Like any good yarn, the story of the snallygaster is exaggerated from person to person; consequently, its appearance varies with each retelling. However it is hardly contestable that the greater majority of snallygaster sightings were concocted simply as a means of self-promotion. Perhaps the first and only honest report of an authentic 7ldquo;snallygaster” comes from the pages of the The Anderson Intelligencer
under the heading, “The Confederate Soldier as a Curiosity.” In the article a Civil War veteran relates a firsthand encounter between South Mountain citizens and those notorious breed of monsters.
According to the report a Confederate troop, tired and hungry, takes to thrashing an orchard for food. Subsequently, they are seized for “molesting the apples” under a General’s orders. Later released, they journey to Middletown, Maryland where they stumble upon a city noticeably empty. Smoke from a chimney draws them to the only sign of life, where they make the following discovery. A young lady remarks how passing Union troops had informed them that the “dirty rebels” possessed, “but one eye and a horn, both in the middle of the forehead.” Moreover, rather than having a taste for apples they stated the rebels subsisted solely upon— “women and children.”1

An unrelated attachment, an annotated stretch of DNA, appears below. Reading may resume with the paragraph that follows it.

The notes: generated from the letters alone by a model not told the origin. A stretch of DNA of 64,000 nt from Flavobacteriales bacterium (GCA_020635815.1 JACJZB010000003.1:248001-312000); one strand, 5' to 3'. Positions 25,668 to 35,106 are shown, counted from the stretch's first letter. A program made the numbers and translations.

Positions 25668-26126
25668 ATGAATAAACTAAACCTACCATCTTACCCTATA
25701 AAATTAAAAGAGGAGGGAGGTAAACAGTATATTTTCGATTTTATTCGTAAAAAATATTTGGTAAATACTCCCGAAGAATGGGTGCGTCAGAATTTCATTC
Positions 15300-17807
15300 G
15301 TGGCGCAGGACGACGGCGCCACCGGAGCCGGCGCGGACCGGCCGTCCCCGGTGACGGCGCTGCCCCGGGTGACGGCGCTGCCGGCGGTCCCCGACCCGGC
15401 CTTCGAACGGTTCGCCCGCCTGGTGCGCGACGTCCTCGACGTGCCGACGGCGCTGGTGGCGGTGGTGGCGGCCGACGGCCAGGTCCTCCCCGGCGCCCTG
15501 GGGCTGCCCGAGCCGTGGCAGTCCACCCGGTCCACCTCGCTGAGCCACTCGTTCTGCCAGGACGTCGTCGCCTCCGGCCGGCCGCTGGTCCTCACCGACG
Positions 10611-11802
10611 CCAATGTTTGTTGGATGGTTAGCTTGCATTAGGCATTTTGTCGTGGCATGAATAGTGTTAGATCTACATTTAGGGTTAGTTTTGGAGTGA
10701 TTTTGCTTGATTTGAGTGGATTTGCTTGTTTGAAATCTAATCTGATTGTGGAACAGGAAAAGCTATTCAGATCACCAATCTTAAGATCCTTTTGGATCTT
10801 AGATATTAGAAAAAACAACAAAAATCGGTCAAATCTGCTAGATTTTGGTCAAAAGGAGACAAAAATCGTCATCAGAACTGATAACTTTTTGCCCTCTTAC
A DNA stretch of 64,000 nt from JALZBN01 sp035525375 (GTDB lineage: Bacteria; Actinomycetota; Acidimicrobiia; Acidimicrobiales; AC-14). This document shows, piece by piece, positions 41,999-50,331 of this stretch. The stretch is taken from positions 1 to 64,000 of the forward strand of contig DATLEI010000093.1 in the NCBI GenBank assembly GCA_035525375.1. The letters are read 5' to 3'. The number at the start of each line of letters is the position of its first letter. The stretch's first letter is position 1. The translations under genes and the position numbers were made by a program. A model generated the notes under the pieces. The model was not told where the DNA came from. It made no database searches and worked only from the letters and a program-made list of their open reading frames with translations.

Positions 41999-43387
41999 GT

Leaving under the shadow of South Mountain, the storyteller explains what the good people of the valley, so perturbed by this superstition, did to quell the wrath of those monster deities:
“The heathens offered up sacrifices to appease the anger of their gods. In the valleys of the South Mountain, in Maryland, they lined the fence with wheaten bread, covered about an inch thick with apple butter, to appease our anger. For once I was thankful to be numbered with the gods.”
Such is the stuff that legends are made of.
1. W. A. Johnson, 2.